Tuesday, December 3, 2013

Are Modi and Rahul Qualified for the Jobs They Aspire For?

In paper, they are the world’s largest and second-largest democracies - India and USA. But any more comparison regarding the quality of their democracies and the quality of their aspiring leaders will fail miserably.

President Obama is now under intense fire in US. Polls show that his popularity is dwindling even amidst core supporters like the young and women.

But it is not for failing on any of his promises that got him a second-term, but for problematic execution of one of his biggest promises. But thinking about it, how can the implementation of something as revolutionary as ‘Patient Protection and Affordable Care Act’ (PPACA) be anything less than problematic?

More commonly known as Obamacare, the ambitious healthcare overhaul is so comprehensive and complex in its approach. Obamacare is not just about ambition but about the capabilities of a uniquely educated and variedly experienced leader to visualize it, and get it planned in its nitty-gritty by an elite-team of diverse professionals. Needless to say, Obamacare was in Obama’s mind long before he decided to run for the highest office.

It has been a long-haul for Obamacare from bitter battles in Congress and Senate in 2009, agreement on the amendments, and even after Obama signed it into law in 2010, the going has been tough on the execution side due to many unavoidable pains. But since it has been a well-designed, well-thought of reform, whose time had come, it has survived. The science and economics of it can’t be faulted. It is what democracies should really be attempting in this modern age.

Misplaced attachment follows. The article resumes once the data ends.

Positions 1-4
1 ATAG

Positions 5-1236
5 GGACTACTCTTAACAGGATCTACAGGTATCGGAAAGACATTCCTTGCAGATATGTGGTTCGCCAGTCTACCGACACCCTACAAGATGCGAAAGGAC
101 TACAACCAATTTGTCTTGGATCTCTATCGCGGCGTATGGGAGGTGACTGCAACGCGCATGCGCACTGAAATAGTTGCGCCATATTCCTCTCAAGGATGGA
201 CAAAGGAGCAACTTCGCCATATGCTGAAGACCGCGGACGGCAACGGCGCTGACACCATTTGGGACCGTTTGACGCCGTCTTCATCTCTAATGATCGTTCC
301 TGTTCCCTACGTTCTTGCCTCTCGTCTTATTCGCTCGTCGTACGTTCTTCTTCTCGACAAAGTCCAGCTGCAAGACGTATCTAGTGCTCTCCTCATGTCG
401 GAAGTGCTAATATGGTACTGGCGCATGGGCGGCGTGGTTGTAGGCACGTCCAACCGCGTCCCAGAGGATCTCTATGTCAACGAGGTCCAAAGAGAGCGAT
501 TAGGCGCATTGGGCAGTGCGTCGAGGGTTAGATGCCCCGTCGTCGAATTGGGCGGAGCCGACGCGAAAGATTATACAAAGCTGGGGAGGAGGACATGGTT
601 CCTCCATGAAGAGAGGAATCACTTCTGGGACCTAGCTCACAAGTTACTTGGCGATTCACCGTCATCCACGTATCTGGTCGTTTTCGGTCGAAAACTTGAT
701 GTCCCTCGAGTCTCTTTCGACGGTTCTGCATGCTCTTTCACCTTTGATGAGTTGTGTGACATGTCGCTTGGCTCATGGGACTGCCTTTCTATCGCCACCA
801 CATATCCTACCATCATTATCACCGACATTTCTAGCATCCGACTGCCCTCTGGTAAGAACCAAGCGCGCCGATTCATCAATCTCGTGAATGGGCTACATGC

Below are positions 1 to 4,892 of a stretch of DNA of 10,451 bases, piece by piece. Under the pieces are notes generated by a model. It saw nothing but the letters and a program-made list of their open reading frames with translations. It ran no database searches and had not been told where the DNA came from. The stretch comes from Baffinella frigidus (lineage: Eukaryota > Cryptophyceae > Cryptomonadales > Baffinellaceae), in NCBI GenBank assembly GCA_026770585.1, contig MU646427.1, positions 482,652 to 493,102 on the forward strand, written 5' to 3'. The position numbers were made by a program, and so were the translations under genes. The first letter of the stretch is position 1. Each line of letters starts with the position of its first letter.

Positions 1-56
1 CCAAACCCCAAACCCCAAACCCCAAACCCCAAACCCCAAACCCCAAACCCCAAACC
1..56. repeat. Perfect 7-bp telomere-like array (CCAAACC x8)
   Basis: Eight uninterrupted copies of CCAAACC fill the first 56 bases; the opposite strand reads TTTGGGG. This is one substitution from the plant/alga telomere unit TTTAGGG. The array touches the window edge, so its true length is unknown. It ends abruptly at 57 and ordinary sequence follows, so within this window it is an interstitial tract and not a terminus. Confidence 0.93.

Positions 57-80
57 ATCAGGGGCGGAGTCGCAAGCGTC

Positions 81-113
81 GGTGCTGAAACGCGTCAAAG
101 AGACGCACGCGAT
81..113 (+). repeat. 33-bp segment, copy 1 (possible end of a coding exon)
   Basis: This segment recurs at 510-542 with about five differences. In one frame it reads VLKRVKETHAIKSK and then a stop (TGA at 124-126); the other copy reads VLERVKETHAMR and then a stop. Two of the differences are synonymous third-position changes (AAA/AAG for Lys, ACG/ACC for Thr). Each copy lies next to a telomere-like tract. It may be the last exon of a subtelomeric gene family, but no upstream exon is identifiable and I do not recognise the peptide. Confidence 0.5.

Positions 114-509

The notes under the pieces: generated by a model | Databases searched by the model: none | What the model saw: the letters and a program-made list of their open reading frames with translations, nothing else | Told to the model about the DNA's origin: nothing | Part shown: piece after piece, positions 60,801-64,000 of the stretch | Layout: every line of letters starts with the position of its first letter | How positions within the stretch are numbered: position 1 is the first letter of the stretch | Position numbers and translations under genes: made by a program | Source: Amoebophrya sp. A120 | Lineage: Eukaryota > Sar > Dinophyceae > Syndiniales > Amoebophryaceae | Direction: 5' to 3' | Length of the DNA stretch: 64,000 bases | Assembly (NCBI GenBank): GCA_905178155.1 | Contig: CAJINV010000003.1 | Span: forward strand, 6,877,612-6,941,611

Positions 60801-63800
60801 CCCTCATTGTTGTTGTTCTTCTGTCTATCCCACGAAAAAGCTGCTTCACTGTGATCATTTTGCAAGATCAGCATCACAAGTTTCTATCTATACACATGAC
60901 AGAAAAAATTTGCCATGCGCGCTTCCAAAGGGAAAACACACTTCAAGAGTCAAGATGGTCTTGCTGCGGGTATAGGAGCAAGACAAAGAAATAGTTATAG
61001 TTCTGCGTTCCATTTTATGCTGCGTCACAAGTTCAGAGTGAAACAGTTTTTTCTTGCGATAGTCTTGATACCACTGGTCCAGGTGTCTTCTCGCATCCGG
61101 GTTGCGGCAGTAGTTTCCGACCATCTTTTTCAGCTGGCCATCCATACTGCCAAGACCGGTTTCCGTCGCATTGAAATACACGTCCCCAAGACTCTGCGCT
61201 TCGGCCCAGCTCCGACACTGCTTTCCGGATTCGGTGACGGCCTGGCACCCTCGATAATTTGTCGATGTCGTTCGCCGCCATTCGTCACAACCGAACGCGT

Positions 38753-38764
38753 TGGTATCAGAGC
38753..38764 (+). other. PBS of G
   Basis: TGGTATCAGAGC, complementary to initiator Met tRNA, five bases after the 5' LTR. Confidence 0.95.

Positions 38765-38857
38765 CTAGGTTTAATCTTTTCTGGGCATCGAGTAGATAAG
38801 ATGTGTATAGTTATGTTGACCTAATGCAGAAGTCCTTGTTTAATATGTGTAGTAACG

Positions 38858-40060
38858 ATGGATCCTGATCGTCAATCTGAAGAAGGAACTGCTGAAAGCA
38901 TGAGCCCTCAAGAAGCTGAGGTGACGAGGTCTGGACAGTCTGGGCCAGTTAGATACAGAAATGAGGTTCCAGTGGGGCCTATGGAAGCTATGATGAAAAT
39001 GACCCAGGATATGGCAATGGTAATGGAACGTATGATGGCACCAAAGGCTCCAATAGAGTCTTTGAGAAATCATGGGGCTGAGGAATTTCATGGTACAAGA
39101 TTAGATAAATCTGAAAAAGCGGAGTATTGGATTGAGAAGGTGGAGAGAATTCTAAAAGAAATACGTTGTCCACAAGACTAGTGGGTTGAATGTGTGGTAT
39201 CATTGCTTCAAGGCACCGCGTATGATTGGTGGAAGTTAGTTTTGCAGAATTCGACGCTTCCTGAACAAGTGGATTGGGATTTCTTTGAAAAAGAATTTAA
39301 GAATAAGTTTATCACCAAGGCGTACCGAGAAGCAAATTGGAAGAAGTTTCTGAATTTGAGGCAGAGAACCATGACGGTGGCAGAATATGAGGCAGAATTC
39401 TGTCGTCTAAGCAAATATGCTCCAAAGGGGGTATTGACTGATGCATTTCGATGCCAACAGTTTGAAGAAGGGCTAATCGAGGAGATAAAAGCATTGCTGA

Even while battling his most serious popularity crisis ever, due to Obamacare’s execution, Obama’s resolve on the issue is contagious. “I continue to believe and I am absolutely convinced that at the end of the day, people are going to look back at the work we’ve done to make sure that in this country, you don’t go bankrupt when you get sick, that families have that security,” said Obama a couple of days back.

But the largest democracy of this globe - India - and its aspiring leaders have no such visionary blueprints for revolutionary reforms in any core sector. What dominates Indian political discourse is silly blame-games and a lot of hyperbole on one’s own capabilities.

What has been the biggest rush in India? Was it for the premiere of Ram-Leela? Nope. Was it for a high CAT score? No. Was it for grabbing land or competitor’s market-share? No, not even that. The biggest rush historically has been the rush to serve.

Serve others. What a noble thought. Narendra Modi wants to do that. Rahul Gandhi wants to do that. Mulayam Singh Yadav wants to do that. In back-to-back election rallies, these leaders are bellowing - “I want to serve. Let me serve. Only I can serve.” There are many more such leaders in secret out there, but who are still to take their audacity to that lofty level.

By that very thought - I should serve - these would- be-leaders, sorry, would-be-servants assume two things. One is that those whom they aspire to serve - including other aspiring servants - are way inferior to them in capabilities. The second is that they are fully qualified for the job.